Crewmembers perform exercise programs during long-duration space flight to counter the detrimental effects of extended microgravity exposure. Training programs include treadmill, resistance, and cycle ergometer exercise. Exercise is performed daily by each crewmember, although volume, duration, and intensity differ across individuals. Comparison of pre- to postflight testing measures indicates that bone, muscle, and metabolic health changes vary between individuals.
This retrospective analysis was conducted using data from NASA and International partner astronauts that have flown long-duration missions onboard the International Space Station (ISS) and have had access to exercise on the Second Generation Treadmill (T2) and the Advanced Resistive Exercise Device (ARED). General exercise summary metrics were developed to quantify exercise intensities, volumes, and durations for each subject. Ground reaction force (GRF) data was used to quantify mechanical loading experienced by each astronaut. These inflight exercise metrics were investigated relative to changes in pre- to postflight medical tests related to bone and muscle health to identify which specific variables were related with improved or degraded physiological outcomes.
This study had the following specific aims:
- Quantify the exercise-related mechanical loading experienced by crewmembers on the T2 and ARED during their mission on the ISS.
- Explore relationships between exercise loading variables, bone, and muscle health changes during the mission.
- Determine if specific mechanical loading variables are more critical than others in protecting physiology.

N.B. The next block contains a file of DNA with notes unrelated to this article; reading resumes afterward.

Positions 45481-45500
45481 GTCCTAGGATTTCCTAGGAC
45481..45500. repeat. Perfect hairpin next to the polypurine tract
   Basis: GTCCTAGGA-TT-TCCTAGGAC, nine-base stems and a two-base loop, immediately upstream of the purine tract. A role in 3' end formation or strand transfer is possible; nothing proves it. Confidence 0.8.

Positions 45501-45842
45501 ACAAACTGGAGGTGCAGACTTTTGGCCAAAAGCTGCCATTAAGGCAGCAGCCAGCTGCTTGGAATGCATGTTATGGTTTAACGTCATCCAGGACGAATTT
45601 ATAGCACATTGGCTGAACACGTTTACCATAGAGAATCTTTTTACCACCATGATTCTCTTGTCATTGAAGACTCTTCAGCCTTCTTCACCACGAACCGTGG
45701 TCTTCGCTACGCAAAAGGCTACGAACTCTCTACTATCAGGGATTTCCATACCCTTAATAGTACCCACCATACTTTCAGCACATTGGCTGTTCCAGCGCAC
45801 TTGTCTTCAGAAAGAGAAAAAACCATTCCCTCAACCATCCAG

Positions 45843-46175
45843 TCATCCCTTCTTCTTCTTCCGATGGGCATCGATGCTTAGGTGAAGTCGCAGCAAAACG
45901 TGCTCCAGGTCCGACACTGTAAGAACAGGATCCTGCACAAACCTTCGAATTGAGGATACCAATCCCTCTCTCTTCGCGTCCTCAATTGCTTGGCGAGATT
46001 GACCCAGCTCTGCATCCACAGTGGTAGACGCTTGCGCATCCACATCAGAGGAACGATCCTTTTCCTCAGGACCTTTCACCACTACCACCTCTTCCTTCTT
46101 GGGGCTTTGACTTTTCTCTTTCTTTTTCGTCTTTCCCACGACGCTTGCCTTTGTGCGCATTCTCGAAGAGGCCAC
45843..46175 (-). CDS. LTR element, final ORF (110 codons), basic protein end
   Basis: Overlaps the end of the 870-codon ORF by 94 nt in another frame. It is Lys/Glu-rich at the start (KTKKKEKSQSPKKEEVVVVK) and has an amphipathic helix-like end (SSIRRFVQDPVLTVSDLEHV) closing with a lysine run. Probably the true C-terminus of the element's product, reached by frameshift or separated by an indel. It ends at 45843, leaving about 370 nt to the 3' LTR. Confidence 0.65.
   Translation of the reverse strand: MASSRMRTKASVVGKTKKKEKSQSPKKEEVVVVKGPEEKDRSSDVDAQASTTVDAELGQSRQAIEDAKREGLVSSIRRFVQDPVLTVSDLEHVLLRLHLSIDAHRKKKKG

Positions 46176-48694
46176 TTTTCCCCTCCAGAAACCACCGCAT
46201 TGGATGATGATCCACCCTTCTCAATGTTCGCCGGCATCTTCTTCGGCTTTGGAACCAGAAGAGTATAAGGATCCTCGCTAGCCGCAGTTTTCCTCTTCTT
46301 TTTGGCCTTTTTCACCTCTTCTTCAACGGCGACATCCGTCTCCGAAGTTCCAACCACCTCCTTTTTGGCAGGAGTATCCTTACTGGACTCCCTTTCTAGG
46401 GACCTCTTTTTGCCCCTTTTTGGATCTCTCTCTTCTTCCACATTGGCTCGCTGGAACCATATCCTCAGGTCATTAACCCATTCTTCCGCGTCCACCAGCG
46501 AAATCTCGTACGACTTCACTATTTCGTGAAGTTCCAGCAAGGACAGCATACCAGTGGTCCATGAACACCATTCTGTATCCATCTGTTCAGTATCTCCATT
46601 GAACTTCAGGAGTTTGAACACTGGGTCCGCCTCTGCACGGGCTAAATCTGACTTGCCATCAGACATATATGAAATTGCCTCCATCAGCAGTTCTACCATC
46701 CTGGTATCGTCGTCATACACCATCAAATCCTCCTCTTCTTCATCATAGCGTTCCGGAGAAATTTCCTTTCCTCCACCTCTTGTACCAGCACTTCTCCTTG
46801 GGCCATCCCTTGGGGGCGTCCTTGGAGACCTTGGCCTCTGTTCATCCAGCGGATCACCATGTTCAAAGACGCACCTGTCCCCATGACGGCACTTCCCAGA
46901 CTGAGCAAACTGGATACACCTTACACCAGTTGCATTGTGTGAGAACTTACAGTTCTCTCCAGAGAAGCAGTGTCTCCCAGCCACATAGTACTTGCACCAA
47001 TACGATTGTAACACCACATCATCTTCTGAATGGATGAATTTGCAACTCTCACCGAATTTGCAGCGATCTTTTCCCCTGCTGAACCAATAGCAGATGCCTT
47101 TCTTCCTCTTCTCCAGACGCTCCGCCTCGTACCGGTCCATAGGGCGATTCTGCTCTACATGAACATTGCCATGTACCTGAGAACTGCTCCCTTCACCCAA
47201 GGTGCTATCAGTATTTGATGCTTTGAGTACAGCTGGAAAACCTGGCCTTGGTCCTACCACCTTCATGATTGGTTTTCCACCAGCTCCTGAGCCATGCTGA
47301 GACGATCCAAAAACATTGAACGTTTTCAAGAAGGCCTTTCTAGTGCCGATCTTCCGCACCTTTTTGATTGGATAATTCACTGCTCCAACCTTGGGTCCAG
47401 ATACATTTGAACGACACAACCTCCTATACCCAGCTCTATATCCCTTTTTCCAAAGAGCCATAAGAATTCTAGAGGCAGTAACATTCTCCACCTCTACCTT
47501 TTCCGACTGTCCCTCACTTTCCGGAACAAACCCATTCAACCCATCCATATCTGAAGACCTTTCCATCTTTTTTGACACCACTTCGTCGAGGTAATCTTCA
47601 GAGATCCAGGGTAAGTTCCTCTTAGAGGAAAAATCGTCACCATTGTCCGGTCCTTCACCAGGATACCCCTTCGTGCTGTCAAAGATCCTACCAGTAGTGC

- Develop a methodology for operational use in monitoring accumulated training loads during crew exercise programs.
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Pre- and postflight medical data including bone mineral content, bone volume, isokinetic and isometric strength was gathered for 25 subjects. Inflight exercise data including self-reported ARED exercise (sets, reps, loads and exercise type) along with automated treadmill and cycle data were collected.
The investigators conducted a variety of analyses using treadmill data to quantify the loading experienced throughout a mission. Total session and mission summary data including total exercise time, total exercise distance, and total time and distance at each speed was collected. Analyses included quantifying the number of footfalls, loading rates, impulses, the average GRF, and the total GRF were computed for each session and over the entire mission.
Summarized results for this experiment aren't available.
Bone mineral density
Exercise distance, total
Exercise resistance force
Exercise time, total
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Exercise, total repetitions performed
Ground reaction forces, average
Ground reaction forces, total
Isokinetic muscular strength
Isometric muscular strength
Number of footfalls
Crew health and performance is critical to successful human exploration beyond low Earth orbit.
The Human Research Program (HRP) investigates and mitigates the highest risks to human health
and performance, providing essential countermeasures and technologies for human space exploration.
Risks include physiological and performance effects from hazards such as radiation, altered gravity,
and hostile environments, as well as unique challenges in medical support, human factors,
and behavioral health support. The HRP utilizes an Integrated Research Plan (IRP) to identify
the approach and research activities planned to address these risks, which are assigned to specific
Elements within the program. The Human Research Roadmap is the web-based tool for communicating the IRP content.
The Human Research Roadmap is located at: https://humanresearchroadmap.nasa.gov/
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for information of how this experiment is contributing to the HRP's path for risk reduction.